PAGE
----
MILWAUKEE -- Tony La Russa concluded his pregame remarks late Monday afternoon with a gentle reminder that while the Brewers have this season experienced great offensive success at Miller Park -- where they were, at the time, 61-24, due in large measure to a home output of nearly 4.9 runs per game -- his Cardinals can produce runs as well. In 85 road games, in fact, St. Louis had averaged more than 5.0 per game, and this season they had scored more runs in Milwaukee -- 45 -- than any team but the Brewers. "We hit here, too, and we like hitting here," La Russa said.
Hours later, against Shaun Marcum, Milwaukee's recently struggling starter, the Cardinals proved their manager correct in a 12-3 romp that leveled the NLCS at one game apiece. It was Albert Pujols who led the proving. In his final at-bat the evening before, in the seventh inning of Game 1 with St. Louis trailing 8-6, Pujols had just missed turning a Takashi Saito fastball into a three-run home run, instead fouling it off, and then grounded into a rally-snuffing double play. He would have hit a similar pitch hard seven out of 10 times, he said afterward, and in Monday night's first inning, he came through on those odds. With a man on first, Marcum threw Pujols an 89-mile-an-hour fastball at his waist, which recalled that waist-high, 92-mile-an-hour fastball Saito had thrown to him the evening before. Pujols, after swinging, watched the result sail toward the leftfield bleachers for a few seconds, before flinging his bat aside and beginning his well-practiced home run trot.
In Pujols's next at-bat, in the third inning, he crushed a two-run double to center over the head of a late-breaking Nyjer Morgan. In his next at-bat, in the fifth, he again doubled, driving in his fifth run of the day. Pujols only fell off his RBI-per-inning pace because his teammates failed to supply him with a man to drive in when he next came up, in the seventh. He again hit a double, this one of the ground-rule variety, down the right field line. He became the fourth player ever to have four extra-base hits in a postseason game. "God has blessed me with great talent to hit the ball from corner to corner," Pujols explained.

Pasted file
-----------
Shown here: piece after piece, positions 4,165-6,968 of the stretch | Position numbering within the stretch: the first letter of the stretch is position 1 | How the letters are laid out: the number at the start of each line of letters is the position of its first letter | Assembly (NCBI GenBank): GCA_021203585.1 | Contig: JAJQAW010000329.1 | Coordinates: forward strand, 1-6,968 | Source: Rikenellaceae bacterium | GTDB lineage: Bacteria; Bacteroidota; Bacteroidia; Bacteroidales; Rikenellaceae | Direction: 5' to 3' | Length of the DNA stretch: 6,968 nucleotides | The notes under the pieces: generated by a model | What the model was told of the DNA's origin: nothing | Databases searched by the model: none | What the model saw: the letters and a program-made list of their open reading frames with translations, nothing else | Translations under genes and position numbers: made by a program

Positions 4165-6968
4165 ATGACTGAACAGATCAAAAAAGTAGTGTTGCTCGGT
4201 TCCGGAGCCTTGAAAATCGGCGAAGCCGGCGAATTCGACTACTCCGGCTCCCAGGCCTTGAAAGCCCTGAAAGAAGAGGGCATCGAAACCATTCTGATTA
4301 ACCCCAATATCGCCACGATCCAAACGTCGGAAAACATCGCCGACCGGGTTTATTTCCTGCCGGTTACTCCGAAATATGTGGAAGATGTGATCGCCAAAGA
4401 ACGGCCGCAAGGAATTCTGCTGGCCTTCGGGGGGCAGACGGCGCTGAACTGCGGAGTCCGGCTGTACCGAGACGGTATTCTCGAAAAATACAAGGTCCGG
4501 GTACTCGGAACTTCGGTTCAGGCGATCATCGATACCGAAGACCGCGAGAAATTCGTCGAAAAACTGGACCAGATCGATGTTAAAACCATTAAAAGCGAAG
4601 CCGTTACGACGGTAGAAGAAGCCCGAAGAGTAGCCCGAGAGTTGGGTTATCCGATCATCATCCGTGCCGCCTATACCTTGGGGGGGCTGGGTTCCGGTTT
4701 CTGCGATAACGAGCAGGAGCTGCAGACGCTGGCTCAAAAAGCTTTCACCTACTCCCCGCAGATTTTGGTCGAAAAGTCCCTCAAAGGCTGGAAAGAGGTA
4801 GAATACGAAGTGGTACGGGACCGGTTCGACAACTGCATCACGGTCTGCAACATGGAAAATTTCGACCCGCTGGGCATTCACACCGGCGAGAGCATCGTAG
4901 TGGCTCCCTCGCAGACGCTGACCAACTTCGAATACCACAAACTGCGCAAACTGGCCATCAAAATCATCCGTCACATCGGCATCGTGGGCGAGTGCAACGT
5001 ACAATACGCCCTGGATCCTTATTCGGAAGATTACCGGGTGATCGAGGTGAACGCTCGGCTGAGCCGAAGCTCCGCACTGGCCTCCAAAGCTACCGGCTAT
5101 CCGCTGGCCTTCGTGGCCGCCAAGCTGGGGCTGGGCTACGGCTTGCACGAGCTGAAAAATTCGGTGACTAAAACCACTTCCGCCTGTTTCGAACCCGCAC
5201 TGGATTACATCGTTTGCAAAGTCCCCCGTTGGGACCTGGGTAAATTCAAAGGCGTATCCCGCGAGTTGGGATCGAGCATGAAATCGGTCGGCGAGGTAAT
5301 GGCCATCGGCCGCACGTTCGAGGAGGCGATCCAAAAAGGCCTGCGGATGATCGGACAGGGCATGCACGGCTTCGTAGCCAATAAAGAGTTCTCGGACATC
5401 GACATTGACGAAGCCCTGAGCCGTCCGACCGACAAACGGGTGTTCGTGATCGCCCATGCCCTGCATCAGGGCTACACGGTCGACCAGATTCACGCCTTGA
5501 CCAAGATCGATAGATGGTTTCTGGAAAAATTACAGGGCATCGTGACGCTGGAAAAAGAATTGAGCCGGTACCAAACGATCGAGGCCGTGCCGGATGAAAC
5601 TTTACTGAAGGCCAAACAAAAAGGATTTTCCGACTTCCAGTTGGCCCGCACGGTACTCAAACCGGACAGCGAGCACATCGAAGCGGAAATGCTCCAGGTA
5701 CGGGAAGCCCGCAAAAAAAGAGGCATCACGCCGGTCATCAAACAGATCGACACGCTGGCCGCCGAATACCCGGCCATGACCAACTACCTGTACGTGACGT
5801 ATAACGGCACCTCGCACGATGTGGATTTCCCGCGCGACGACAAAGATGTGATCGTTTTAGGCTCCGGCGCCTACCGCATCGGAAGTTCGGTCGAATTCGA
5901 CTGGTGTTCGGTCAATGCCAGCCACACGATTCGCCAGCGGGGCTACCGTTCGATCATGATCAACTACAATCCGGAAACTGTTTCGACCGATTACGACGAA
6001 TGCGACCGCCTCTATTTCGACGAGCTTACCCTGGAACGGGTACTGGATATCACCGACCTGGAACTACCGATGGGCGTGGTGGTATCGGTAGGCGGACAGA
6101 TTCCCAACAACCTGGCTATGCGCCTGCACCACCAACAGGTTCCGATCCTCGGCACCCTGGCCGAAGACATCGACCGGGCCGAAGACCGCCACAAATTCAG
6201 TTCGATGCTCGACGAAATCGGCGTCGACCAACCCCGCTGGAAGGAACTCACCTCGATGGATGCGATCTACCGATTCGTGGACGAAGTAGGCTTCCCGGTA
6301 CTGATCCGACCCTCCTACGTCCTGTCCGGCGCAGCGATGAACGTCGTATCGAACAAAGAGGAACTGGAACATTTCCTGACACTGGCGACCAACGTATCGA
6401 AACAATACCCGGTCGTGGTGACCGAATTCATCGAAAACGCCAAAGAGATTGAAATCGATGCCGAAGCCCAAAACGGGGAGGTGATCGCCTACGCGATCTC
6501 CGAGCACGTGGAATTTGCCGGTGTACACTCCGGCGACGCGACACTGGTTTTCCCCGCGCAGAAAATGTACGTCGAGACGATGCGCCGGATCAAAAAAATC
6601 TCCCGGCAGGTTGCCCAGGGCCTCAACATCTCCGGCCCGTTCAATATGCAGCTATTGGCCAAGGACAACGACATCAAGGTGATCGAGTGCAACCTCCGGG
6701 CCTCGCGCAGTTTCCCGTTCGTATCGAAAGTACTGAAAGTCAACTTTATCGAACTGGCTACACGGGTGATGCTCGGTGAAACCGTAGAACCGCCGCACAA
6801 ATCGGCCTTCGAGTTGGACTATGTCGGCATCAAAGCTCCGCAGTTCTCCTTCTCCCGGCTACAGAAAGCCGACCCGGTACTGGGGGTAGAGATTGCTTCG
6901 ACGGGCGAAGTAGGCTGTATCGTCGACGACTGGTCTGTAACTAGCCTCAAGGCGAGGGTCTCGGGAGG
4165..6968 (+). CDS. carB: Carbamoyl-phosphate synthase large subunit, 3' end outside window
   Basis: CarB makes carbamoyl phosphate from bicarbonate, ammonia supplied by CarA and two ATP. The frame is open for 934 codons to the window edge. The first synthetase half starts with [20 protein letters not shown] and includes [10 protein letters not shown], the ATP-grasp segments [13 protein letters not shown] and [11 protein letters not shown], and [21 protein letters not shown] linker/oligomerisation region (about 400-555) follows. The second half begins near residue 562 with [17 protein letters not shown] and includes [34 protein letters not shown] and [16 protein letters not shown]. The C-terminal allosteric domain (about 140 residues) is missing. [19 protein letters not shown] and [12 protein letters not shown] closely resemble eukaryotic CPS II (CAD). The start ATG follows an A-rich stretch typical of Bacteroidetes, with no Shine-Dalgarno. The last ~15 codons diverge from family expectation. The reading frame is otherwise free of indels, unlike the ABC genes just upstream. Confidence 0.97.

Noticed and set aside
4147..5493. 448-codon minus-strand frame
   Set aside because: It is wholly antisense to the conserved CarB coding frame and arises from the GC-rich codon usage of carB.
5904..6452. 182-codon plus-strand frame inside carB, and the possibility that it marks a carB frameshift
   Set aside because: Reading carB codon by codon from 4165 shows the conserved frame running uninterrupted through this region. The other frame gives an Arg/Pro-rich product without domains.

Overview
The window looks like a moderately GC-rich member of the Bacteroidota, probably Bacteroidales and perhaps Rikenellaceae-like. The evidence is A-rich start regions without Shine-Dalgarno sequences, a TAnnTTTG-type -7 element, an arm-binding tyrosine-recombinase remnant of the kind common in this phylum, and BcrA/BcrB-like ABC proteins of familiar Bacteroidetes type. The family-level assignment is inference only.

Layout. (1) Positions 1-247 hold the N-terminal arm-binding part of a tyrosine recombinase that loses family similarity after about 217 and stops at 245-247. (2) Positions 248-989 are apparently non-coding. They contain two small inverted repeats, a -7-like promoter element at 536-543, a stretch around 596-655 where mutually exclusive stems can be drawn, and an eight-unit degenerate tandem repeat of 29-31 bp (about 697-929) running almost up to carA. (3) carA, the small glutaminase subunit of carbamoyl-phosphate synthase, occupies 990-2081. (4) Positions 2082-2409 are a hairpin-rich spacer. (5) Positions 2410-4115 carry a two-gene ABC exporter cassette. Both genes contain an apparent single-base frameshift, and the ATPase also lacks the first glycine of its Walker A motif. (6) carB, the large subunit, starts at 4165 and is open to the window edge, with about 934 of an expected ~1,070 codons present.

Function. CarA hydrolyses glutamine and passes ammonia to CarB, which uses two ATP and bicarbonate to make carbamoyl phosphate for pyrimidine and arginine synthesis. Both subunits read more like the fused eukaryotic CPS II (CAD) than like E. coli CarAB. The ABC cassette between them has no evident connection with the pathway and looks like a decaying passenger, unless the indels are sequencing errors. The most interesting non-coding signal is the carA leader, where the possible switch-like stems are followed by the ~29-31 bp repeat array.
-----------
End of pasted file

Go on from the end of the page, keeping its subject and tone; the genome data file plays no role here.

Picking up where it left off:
"Every time you think you've seen everything," said the Cardinals' G.M., John Mozeliak, "he does something."
Pujols's streak of extra-base hits ended in the eighth, when he broke his bat while grounding out to Brewers' second baseman Rickie Weeks. The fans in Miller Park cheered wildly, sarcastically and desperately, as at that point Pujols's teammates had already followed his lead. The Cardinals led 11-2, and were on their way to amassing 17 hits. Four Cardinals besides Pujols -- David Freese, Jon Jay, Yadier Molina and Nick Punto -- had more than one hit on the evening.
"Their offense is pretty deep all through their lineup," said Brewers manager Ron Roenicke. While Pujols was the headliner on Monday, his supporting cast also impressed, and it is the players with whom Mozeliak has surrounded his star that make the Cardinals the National League team likely to advance to the World Series. That the list of five Cardinals with more than one hit on Wednesday did not include either Lance Berkman or Matt Holliday -- 2a and 2b among St. Louis hitters, and each the owner, like Pujols, of a regular-season OPS that exceeded .900 -- speaks to the overall quality of a lineup that has now produced 70 hits in seven postseason games.
Game 3, on Wednesday night in St. Louis, will feature a matchup of aces in the Brewers' Yovani Gallardo and the Cardinals' Chris Carpenter, but that game, as well as Games 4 and 5, might well tilt in the Cardinals' favor not because they will be played away from Miller Park, but because their offense is relentless whereas the Brewers', once an opponent makes it through Ryan Braun and Prince Fielder, often relents. St. Louis twice faced Gallardo in their September sprint to the playoffs, and they scored 11 runs in 10.2 innings against him, saddling him with a pair of losses. Carpenter, meanwhile, pitched a 2-0 shutout against the Brewers on Sept. 7.
"When your big guys play big, everybody else is on their coattails," La Russa would say late Monday night. "That just gets everybody excited, and everybody just contributes." Everybody contributes, Pujols most of all.